By Kim Bo-eun
Foot-and-mouth disease (FMD) is spreading rapidly nationwide as cattle in another farm in Boeun, North Chungcheong Province, tested positive for the virus, officials said Thursday.
The Ministry of Agriculture, Food and Rural Affairs issued its highest alert level ― last done seven years ago ― citing the simultaneous outbreak of two of the seven types of the disease, A and O.
The high-level alert will quarantine 86 livestock farms across the nation, and ban the transport of all animals.
The most recent outbreak is the fourth case reported since the first came to light Monday.
The quarantine authorities conducted a test on the cows after seven at the farm showed symptoms such as drooling.
They immediately culled five of them to prevent any further spread, while leaving two alive as they only showed a loss of appetite.
The authorities are also conducting a test on the development of antibodies in the cattle at the farm, and will review culling all of them if deemed necessary.
This is the fourth farm to have been infected with the disease since the first outbreak at a farm in Boeun, followed by others in Jeongeup, North Jeolla Province, and Yeoncheon, Gyeonggi Province.
A total of 826 cows at 12 farms have been culled so far, including 472 uninfected cows put down at nine farms as a preventative measure.
The Ministry of Agriculture, Food and Rural Affairs is facing criticism for passing the buck on the outbreak to farmers by alleging that they did not properly vaccinate the animals.
The ministry plans to finish vaccinating all cows nationwide this week. It began a campaign Wednesday to vaccinate 3.14 million cows across the country at a cost of 5.34 billion won ($4.65 million).
Meanwhile, chickens at an egg farm in Gimje, North Jeolla Province, were confirmed to have been infected with the H5N8 avian influenza virus, Wednesday. This follows a series of infections which first occurred last November, after a previous outbreak in 2014.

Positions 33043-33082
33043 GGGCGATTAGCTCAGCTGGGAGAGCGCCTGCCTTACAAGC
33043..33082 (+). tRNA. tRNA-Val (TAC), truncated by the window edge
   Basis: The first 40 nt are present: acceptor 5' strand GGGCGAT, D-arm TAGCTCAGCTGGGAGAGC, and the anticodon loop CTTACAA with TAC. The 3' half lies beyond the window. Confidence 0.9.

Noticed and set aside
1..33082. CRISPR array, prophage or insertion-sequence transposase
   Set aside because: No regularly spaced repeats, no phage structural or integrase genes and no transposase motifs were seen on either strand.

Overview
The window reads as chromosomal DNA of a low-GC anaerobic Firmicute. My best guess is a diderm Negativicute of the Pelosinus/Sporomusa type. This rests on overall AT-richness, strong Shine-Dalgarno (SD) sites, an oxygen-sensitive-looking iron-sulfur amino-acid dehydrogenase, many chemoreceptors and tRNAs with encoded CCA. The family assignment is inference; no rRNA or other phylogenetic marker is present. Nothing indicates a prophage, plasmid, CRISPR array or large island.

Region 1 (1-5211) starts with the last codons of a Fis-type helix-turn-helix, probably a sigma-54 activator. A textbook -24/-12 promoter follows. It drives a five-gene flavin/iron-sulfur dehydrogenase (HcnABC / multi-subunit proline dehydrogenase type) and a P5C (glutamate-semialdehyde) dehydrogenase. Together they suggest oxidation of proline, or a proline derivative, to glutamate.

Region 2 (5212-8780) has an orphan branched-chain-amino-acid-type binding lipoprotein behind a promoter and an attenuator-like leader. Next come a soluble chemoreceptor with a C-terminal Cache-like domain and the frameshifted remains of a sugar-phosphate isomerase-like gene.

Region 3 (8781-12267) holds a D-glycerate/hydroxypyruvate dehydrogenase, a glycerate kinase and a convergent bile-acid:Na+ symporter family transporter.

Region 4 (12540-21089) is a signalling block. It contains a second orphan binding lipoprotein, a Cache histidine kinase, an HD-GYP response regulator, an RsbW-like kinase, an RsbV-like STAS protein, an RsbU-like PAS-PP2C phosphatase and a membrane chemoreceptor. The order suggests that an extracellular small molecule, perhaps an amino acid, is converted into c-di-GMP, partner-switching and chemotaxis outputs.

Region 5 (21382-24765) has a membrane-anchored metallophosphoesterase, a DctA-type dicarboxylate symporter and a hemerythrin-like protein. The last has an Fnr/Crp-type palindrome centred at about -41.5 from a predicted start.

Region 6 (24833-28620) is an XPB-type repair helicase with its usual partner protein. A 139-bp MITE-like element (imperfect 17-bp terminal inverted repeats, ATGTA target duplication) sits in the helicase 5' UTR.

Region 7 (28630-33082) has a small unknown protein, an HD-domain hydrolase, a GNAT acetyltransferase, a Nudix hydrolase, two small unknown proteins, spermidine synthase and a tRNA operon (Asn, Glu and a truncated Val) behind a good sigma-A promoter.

This is the first time the H5N8 virus, which up until now has only been found in wild birds, has been detected in farm poultry.
Authorities believe the virus was brought into the farm by migratory birds based on recent infections discovered in birds at a reservoir in the adjacent county of Gochang, North Jeolla Province.
The outbreak of animal diseases is affecting meat prices. After chicken consumption returned to normal three months following the first outbreak, discount stores are now raising prices due to a shortage of supply.
E-mart, Lotte Mart and Homeplus raised prices of major chicken products by 5 to 8 percent, Thursday.
Considering the rate that FMD is spreading, pig farms could also be affected, and prices of beef and pork could also rise. If consumers turn to chicken as a substitute, chicken prices could rise further.
In addition, while the recent soar in prices of eggs due to bird flu has been curbed to some extent, it appears it will take at least six months for prices to be restored to normal.
Dairy producers worry that if FMD is not curbed by the end of the month, they could face supply shortages in March, when the spring semester at schools begins and milk demand surges.
From Nov. 2010 to April the following year, a total of 3,748 FMD cases occurred nationwide, resulting in the culling of over 3 million cows and pigs.